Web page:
“Poultry mood for dream couples—finally, a poultry product for her and him!”
A company in Germany called Friki recently unveiled a puzzling product—two chicken cutlets, one “For Him” and one “For Her,” in a single package, with pink and blue coloring on the package to distinguish them visually. The kicker? The man’s version is spicy, while the woman’s one is mild.
If you go to this page on Friki’s website, you’ll see the picture at the top of this page, with a caption in German that translates roughly as follows
Tender “minute” chicken cutlets, finally in typical female and, on the other hand, in typical male flavor-profiles ensure that poultry enjoyment will now be more fun than ever. The new dream couple comes in the flavor varieties “Fruity Lemon/Spicy Chili” and “Spicy Tomato/Spicy Peppery.”
In the first pair, fruity lemon and spicy chili are (according to the text and the colors) appropriate for the lady and the gentleman, respectively; I haven’t seen a picture of the second pairing yet, and I suspect it hasn’t even been manufactured yet.
Photo by Alice Atmega on Twitter
This one merits a huge eyeroll for sure. I like spicy food and I’ve not noticed this to be a particularly gendered issue. I’ve met plenty of women who enjoy spicy food, and I’ve met plenty of men who prefer milder fair. And I bet you anything that the wonderful women of India and Mexico can handle spicy food just fine. In my estimation this has something to do with Mitteleuropa above everything else—if I may indulge in a bit of cultural stereotyping of my own, I spent several years in Austria, with occasional visits to Germany, and that experience left me with the impression that the German-speaking world as a whole has some difficulties with spicy food, not so much that they don’t like it (they do not) but that they have a kind of phobia about it, as if the worst thing that could happen to you is that you eat a little vindaloo when you were promised tikka masala.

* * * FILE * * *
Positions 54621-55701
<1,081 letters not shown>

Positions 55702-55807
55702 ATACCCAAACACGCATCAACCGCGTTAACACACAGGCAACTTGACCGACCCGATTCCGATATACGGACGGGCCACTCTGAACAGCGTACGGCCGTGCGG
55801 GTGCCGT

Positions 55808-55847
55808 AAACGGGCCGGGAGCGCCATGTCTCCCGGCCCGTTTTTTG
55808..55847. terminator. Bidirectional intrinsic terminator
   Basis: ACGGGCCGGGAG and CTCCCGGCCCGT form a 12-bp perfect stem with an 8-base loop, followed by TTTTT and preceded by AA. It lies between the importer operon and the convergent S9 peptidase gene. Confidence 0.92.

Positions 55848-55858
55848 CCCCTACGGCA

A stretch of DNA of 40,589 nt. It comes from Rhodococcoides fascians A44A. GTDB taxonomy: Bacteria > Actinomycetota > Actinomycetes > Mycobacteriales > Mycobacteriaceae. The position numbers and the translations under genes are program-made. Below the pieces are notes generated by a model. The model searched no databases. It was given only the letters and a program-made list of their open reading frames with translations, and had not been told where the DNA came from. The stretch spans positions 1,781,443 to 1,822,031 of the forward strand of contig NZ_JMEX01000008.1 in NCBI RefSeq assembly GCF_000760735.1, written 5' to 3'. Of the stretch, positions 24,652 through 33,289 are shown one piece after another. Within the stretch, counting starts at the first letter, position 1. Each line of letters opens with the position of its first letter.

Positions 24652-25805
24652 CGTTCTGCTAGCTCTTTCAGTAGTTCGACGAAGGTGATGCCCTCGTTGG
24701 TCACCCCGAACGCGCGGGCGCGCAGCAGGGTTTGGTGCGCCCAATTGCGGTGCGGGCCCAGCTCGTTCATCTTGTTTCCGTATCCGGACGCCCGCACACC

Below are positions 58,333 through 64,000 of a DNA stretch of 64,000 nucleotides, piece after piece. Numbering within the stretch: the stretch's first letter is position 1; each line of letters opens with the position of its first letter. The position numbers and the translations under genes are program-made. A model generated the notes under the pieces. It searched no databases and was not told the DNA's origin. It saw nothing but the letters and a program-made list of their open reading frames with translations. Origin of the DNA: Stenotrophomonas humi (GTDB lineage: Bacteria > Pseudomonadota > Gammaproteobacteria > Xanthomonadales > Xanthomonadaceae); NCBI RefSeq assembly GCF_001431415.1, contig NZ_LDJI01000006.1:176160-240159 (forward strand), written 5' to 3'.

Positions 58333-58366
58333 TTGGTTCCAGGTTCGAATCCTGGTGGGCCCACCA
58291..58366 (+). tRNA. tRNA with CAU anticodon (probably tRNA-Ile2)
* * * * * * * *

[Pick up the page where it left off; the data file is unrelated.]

For what it’s worth, Charlotte Haunhorst of the respected newspaper Süddeutsche Zeitung wrote an editorial about this with the hilarious title “Hört auf mit der Hühnerkacke!” (“Stop the chickenshit!”). She thinks that the whole controversy has been concocted by Friki as a media ploy, although she does confess that she gets irritated when she orders a fatty breakfast and the waitstaff somehow assume that the bacon was ordered by her male companion.
Interestingly, there’s a clear precedent for this. The Kühne company has put out “his” and “hers” pickles, with the names “Gurken Madl” and “Gurken Bub”—that is, “Pickle Girl” and “Pickle Boy.” The jars come in pink and blue, with the girls’ one being “knackig und lieblich” (crisp and sweet) while the boys’ one is “knackig und kräftig” (crisp and strong).